I wished that our son’s school would teach him civics. By age 10 he had studied the civilizations of ancient China, Africa, the early Dutch in New Amsterdam, and the Mayans. He learned about the genocide of Native Americans and slavery. But he was never taught about the founding of the republic. He didn’t learn that conflicting values and practical compromises are the lifeblood of self-government. He was given no context for the meaning of freedom of expression, no knowledge of the democratic ideas that Trump was trashing or of the instruments with which citizens could hold those in power accountable. Our son knew about the worst betrayals of democracy, including the one darkening his childhood, but he wasn’t taught the principles that had been betrayed. He got his civics from Hamilton.
Student “museums” instead of tests.
Every year, instead of taking tests, students at the school presented a “museum” of their subject of study, a combination of writing and craftwork on a particular topic. Parents came in, wandered through the classrooms, read, admired, and asked questions of students, who stood beside their projects. These days, called “shares,” were my very best experiences at the school. Some of the work was astoundingly good, all of it showed thought and effort, and the coming-together of parents and kids felt like the realization of everything the school aspired to be.
The fifth-grade share, our son’s last, was different. That year’s curriculum included the Holocaust, Reconstruction, and Jim Crow. The focus was on “upstanders”—individuals who had refused to be bystanders to evil and had raised their voices. It was an education in activism, and with no grounding in civics, activism just meant speaking out. At the year-end share, the fifth graders presented dioramas on all the hard issues of the moment—sexual harassment, LGBTQ rights, gun violence. Our son made a plastic-bag factory whose smokestack spouted endangered animals. Compared with previous years, the writing was minimal and the students, when questioned, had little to say. They hadn’t been encouraged to research their topics, make intellectual discoveries, answer potential counterarguments. The dioramas consisted of cardboard, clay, and slogans.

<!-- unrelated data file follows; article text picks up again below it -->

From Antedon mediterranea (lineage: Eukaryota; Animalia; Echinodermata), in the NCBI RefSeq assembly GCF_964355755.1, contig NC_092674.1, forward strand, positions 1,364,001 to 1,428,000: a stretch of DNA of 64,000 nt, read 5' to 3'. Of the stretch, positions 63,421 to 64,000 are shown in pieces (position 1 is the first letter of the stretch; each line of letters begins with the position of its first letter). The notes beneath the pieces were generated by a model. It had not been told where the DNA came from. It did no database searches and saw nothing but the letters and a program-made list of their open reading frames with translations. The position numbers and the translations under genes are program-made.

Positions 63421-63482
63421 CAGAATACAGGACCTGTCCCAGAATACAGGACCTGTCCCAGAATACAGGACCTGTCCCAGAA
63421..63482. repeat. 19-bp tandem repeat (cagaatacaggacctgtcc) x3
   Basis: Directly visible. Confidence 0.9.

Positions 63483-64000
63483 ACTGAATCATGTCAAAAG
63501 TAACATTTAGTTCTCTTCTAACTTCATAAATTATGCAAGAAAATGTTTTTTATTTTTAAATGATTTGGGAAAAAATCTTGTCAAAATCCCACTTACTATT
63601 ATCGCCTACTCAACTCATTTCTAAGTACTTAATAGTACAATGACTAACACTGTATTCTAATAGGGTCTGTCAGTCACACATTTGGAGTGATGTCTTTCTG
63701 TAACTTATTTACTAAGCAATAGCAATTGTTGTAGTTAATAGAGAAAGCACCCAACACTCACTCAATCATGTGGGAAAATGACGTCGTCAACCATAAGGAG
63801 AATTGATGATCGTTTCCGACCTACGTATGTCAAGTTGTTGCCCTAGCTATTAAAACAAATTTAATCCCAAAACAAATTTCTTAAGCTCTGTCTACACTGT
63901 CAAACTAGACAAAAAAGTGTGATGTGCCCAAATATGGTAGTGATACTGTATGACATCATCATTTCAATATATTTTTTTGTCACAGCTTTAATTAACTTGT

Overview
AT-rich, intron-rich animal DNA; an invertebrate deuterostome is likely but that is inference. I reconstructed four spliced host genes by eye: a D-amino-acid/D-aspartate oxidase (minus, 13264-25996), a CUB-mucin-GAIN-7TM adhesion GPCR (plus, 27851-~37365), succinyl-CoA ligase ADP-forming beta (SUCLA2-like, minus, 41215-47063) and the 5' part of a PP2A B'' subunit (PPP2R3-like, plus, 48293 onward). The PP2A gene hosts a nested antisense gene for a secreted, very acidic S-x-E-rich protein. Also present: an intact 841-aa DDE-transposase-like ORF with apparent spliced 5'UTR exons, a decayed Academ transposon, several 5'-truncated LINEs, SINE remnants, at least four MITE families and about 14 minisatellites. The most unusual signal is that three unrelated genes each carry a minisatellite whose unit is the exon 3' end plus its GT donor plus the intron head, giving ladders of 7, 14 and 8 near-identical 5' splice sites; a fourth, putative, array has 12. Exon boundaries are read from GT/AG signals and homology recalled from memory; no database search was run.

Mayor de Blasio integration initiative
Two years ago, Mayor Bill de Blasio declared a new initiative to integrate New York City’s schools. Our district, where there are enough white families for integration to be meaningful, was chosen as a test case. Last year a committee of teachers, parents, and activists in the district announced a proposal: Remove the meritocratic hurdle that stands in the way of equality. The proposal would get rid of competitive admissions for middle school—grades, tests, attendance, behavior—which largely accounted for the racial makeup at our son’s new school. In the new system, students would still rank their choices, but the algorithm would be adjusted to produce middle schools that reflect the demography of our district, giving disadvantaged students a priority for 52 percent of the seats. In this way, the district’s middle schools would be racially and economically integrated. De Blasio’s initiative was given the slogan “Equity and Excellence for All.” It tried to satisfy democracy and meritocracy in a single phrase.
I went back and forth and back again, and finally decided to support the new plan. My view was gratuitous, since the change came a year too late to affect our son. I would have been sorely tested if chance had put him in the first experimental class. Under the new system, a girl at his former bus stop got matched with her 12th choice, and her parents decided to send her to a charter school. No doubt many other families will leave the public-school system. But I had seen our son flourish by going to an elementary school that looked like the city. I had also seen meritocracy separate out and demoralize children based on their work in fourth grade. “If you fail middle school,” our daughter said, “you fail life.” It was too soon for children’s fates to be decided by an institution that was supposed to serve the public good.
I wanted the plan to succeed, but I had serious doubts. It came festooned with all the authoritarian excess of the new progressivism. It called for the creation of a new diversity bureaucracy, and its relentless jargon squashed my hope that the authors knew how to achieve an excellent education for all. Instead of teaching civics that faced the complex truths of American democracy, “the curriculum will highlight the vast historical contributions of non-white groups & seek to dispel the many non-truths/lies related to American & World History.”
“Excellence” was barely an afterthought in the plan. Of its 64 action items, only one even mentioned what was likely to be the hardest problem: “Provide support for [district] educators in adopting best practices for academically, racially & socioeconomically mixed classrooms.” How to make sure that children of greatly different abilities would succeed, in schools that had long been academically tracked? How to do it without giving up on rigor altogether—without losing the fastest learners?